From: the other end of the sidewalk
Joined: 03-14-2004
Member Rating: 3.8


(2)
Message 49 of 67 (653443)
02-21-2012 4:10 AM
Reply to: Message 39 by CrytoGod
02-21-2012 12:14 AM


Perhaps one thing at a time ...
Hi CrytoGod,

Theobald's conclusion has been rigorously challenged.

Why should we respond to a new set of assertions based on misrepresentations and misinformation when you have yet to respond to the information provided to you on your previous assertions based on misrepresentations and misinformation? Just repeating assertions that HAVE been answered is not a refutation.

I'd like to see your answer -- in your words, not in more copyandpaste regurgitations from creationist sites full of misrepresentations and misinformation -- to my previous post: Message 34.

I believe we have answered your questions in the opening post, and you need to either acknowledge these answers or refute them.

For instance you have asked repeatedly for scientific evidence of extinctions, and you have been given answers, such as:

Message 34: As an example we can look at part of the fossil record for Pelycodus:

quote:
A Smooth Fossil Transition: Pelycodus, a primate

Pelycodus was a tree-dwelling primate ...


This shows the gradual evolution, the "gradations of species" leading, generation by generation, from Pelycodus ralstoni through the intermediate species Pelycodus trigonodus and Pelycodus jarrovii before reaching Notharctus nunienus and Notharctus venticolus.

Do you or do you not understand WHY Pelycodus ralstoni no longer exists at the time of Notharctus nunienus and Notharctus venticolus?

Do you or do you not understand that this IS scientific evidence for the extinction of Pelycodus ralstoni?

Do you or do you not understand that this same process is seen in the human fossil record as shown by

Message 34:
quote:
Human Evolution

• Under each species name is a list of the national or geographical areas where all or most of its fossil remains have been found.


... now please note that initially there has been some dispute over whether or not Australopithicus afarensis and Australopithicus africanus are actually two different species instead of specimens of the same species: this is because the differences from one to the other are of the same quantitative degree as the differences between Pelycodus ralstoni and Pelycodus trigonodus seen above. If you arranged the specimens of both from 2.9 million years ago to 3.1 million years ago together, you would be hard pressed to draw a line between them - even if you were an experienced scientist.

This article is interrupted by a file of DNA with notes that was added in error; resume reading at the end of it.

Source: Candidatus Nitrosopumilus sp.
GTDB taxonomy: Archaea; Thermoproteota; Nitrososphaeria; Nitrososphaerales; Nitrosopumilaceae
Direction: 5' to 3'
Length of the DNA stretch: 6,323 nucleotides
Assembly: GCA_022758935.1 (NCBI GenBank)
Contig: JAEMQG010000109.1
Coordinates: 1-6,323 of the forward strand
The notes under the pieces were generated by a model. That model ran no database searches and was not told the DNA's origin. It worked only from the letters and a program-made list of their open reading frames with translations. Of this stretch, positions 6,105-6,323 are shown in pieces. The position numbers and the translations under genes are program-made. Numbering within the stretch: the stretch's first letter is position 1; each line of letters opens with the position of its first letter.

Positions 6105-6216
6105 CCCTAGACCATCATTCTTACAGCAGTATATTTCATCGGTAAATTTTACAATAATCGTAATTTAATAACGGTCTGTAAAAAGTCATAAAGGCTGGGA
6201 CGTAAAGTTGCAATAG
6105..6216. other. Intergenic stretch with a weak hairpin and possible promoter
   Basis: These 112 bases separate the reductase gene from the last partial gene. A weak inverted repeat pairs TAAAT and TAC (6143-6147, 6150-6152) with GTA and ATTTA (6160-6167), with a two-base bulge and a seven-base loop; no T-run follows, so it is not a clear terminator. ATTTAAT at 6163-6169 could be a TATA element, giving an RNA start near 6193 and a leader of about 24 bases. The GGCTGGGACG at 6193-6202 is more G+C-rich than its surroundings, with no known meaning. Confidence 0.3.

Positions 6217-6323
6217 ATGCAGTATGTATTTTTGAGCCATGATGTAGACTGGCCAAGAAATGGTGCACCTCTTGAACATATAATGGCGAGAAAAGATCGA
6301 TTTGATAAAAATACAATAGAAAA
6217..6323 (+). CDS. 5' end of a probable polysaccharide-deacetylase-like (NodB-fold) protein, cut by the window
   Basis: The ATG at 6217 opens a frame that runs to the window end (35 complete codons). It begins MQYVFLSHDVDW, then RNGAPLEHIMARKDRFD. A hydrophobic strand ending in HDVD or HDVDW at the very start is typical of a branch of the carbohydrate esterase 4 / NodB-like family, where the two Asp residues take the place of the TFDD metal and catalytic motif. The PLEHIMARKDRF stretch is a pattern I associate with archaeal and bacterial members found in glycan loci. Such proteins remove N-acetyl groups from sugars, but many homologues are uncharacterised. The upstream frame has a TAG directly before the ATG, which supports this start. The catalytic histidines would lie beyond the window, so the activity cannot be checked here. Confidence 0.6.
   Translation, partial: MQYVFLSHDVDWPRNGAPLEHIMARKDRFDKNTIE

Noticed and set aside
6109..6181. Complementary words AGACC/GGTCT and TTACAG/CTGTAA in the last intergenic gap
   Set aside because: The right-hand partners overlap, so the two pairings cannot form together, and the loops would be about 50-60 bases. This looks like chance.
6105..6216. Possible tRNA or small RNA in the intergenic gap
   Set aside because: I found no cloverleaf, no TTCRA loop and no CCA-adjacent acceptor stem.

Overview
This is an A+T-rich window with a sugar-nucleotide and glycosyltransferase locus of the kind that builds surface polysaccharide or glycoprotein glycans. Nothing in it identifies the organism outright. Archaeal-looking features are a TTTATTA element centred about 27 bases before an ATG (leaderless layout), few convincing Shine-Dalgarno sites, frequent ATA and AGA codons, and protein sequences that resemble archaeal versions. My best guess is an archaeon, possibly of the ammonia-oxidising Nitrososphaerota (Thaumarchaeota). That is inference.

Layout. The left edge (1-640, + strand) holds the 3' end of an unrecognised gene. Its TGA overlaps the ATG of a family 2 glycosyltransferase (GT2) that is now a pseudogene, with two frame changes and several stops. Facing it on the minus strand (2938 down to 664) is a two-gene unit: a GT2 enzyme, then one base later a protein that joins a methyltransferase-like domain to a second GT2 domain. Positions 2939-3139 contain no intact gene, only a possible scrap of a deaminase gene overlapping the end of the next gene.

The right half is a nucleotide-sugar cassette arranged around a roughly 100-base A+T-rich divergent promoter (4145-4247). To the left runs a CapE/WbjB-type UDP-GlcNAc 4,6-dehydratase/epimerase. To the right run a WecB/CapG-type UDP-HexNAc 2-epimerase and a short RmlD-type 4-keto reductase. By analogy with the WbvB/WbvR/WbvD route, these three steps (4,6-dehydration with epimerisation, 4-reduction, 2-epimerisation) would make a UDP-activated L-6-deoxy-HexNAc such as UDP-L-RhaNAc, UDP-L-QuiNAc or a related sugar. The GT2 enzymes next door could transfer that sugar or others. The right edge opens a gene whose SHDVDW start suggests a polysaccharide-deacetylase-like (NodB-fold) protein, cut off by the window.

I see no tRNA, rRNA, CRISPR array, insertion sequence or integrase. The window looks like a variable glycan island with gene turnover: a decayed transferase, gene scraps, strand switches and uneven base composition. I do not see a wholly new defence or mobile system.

Do you or do you not understand that the scientific fossil evidence of the transition from Australopithicus afarensis to Australopithicus africanus is the same degree of scientific fossil evidence of the transition from Pelycodus ralstoni to Pelycodus trigonodus?

Do you or do you not understand WHY Australopithicus afarensis no longer exists at the time of Australopithicus africanus ?

Do you or do you not understand that this IS scientific evidence for the extinction of Australopithicus afarensis?

Enjoy.

Edited by RAZD, : ? added


we are limited in our ability to understand
by our ability to understand
Rebel American Zen Deist
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Wounded King
Member (Idle past 1569 days)
Posts: 4149
From: Edinburgh, Scotland
Joined: 04-09-2003


(2)
Message 50 of 67 (653445)
02-21-2012 6:30 AM
Reply to: Message 39 by CrytoGod
02-21-2012 12:14 AM


What about 'convergent evolution' on the DNA level?

OK, please provide some evidence for this. If you had actually read the research rather than taking a headline from a creationist propaganda site on faith you would have found out that the vast majority of the evidence relates to the amino acid sequence being convergent, not the DNA.

In fact when the DNA sequences are used the tree does not have the anomalous placement of the dolphin in with the echolocating bats (Liu et al., 2010).

Similarly when the researchers included data from a wider range of cetaceans, such as sperm whales the trees return to their expected configurations. There is perhaps a weak convergence if you look solely at nucleotide mutations underlying the non-synonymous changes at specific amino acids which is one of the supplementary analyses form the Li paper referenced in your cut and paste, without re-performing the analysis ourselves it is unclear how extensive the convergence is however or how many of the 14 convergent sites, which is an aggregate for the many species involved as no individual bat shares 14 convergent sites with the bottlenose dolphin, are actually convergent at the DNA level.

So in fact this is more a demonstration of the typical lack of rigour on the part of ID/creationist scholarship than of "'convergent evolution' on the DNA level".